Violence in the Name of God
Those who murder for their religion also have a claim to their religion
Posted Dec 28, 2015
"No one must use the name of God to commit violence," Pope Francis said at the Catholic University in Albania. "To kill in the name of God is a grave sacrilege. To discriminate in the name of God is inhuman." http://www.gmanetwork.com/news/story/380251/news/world/pope-francis-says...
The Pope’s remarks were aimed at terrorists who fight under the banner of Islam. He seems to say that those who use violence to further religion aren’t acting in good faith but rather contrary to established religious norms. But this is far from the case.
Violence in the name of religion has been a staple of human history. (Religion isn’t the only cause of violence. The three leading candidates for crimes against humanity in the 20th century—Hitler, Stalin and Mao—weren’t religiously motivated.)
But violence sanctified is deeply embedded in nearly every religion. Here are some examples:
In the Jewish bible, God kills innocent Egyptian children to teach the pharaoh a lesson.
For Jews, Hanukkah celebrates the success of the Maccabees against the Seleucid Empire. In the 20th century, the Stern Gang, dedicated to ending the British Palestinian Mandate and opening it to unrestricted immigration to Jews, described themselves as terrorists. Yitzhak Shamir, one of the leaders, said he found inspiration in the biblical stories of Gideon and Samson.
Christians waged crusades under the banner of the cross. Not only did they kill Muslims, they also murdered other Christians over doctrinal matters and unleashed centuries of systematic anti-Semitism. Later, Pilgrims and Puritans, who fled Europe because of religious persecution, established violent and intolerant colonies in America, acting barbarically in the name of Christian theology. St. Michael is the saint of the police and military.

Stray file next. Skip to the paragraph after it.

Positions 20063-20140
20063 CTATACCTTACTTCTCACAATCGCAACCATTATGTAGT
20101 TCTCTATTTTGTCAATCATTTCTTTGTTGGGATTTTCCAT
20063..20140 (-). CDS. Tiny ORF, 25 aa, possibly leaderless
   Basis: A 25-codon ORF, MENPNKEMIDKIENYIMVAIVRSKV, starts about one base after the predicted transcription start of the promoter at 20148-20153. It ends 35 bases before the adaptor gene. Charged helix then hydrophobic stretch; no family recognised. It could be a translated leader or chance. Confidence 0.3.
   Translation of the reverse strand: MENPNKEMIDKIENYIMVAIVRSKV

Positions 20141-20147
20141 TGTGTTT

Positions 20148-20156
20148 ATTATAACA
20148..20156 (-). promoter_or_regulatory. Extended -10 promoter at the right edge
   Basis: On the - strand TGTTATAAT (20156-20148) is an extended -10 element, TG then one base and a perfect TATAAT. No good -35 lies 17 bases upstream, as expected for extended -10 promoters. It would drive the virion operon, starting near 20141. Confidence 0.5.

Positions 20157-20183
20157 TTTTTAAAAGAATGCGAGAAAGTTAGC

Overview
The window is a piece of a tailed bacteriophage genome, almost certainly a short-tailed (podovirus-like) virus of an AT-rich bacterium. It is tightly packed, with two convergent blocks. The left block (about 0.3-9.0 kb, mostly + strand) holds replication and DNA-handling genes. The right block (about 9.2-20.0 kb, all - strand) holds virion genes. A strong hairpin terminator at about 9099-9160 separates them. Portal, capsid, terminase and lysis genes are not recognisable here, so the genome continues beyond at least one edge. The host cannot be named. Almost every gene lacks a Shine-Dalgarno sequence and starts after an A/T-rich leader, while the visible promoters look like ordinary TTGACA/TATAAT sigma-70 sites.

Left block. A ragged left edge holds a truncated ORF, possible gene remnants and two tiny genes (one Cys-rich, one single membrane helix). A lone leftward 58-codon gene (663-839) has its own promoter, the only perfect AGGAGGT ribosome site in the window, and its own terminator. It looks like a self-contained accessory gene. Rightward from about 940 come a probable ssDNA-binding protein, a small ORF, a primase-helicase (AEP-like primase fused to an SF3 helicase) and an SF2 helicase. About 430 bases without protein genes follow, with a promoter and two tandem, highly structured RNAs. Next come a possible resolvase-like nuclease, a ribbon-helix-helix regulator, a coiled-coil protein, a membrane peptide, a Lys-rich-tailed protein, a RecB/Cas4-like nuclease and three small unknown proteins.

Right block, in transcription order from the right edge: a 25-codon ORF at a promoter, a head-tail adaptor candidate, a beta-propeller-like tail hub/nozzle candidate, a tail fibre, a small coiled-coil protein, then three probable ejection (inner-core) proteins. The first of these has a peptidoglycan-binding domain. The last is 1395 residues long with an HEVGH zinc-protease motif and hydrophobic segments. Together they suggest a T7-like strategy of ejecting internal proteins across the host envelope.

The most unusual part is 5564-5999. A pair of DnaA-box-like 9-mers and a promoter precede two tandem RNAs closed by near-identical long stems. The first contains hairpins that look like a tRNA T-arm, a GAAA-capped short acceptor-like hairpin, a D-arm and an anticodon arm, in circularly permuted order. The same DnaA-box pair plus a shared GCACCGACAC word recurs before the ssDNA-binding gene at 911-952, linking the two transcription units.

Islam established its roots as a conquering army. Mohammed is revered as a prophet and admired as a military leader. Shia and Sunni Muslims have been killing one another for more than 1,500 years, all in the name of who rightly succeeds their religion’s founder.
What religion is more non-violent than that of Buddhists? Yet during WWII, most Buddhist groups in Japan supported their country’s war efforts. This wasn’t the first time that Buddhism supported violence. During the 16th century warrior monks rallied to the idea that "The mercy of Buddha should be recompensed even by pounding flesh to pieces. One's obligation to the Teacher should be recompensed even by smashing bones to bits."
Hinduism is built upon the precept of doing no harm. Yet in their holy text, the Bhagavad Ghita, Lord Krishna argues that violence in the defense of justice isn’t contrary to the spiritual life. Om 2008, Hindus attacked more than 20 Christian churches in southern India.
The point is that those who do violence in the name of religion aren’t usurpers. Violence in the name of god is deeply rooted in religious texts and tradition. At the same time, denouncing those who use God’s name to justify violence also has its religious precedents. Terror and compassion are both part of religion and what is normative depends upon which strand wins over the hearts and minds of its adherents.
The issue isn’t whether terrorists and fanatics are acting in the name of their religion but whether they are acting on behalf of humanity. It isn’t whether they are good Jews, Christians, Muslims, Buddhists or Hindus but whether they are good people. On that score the answer is unequivocal: terrorists are criminals of the worst sort and their brutality needs to be condemned by every decent person. That was the Pope’s point and I agree.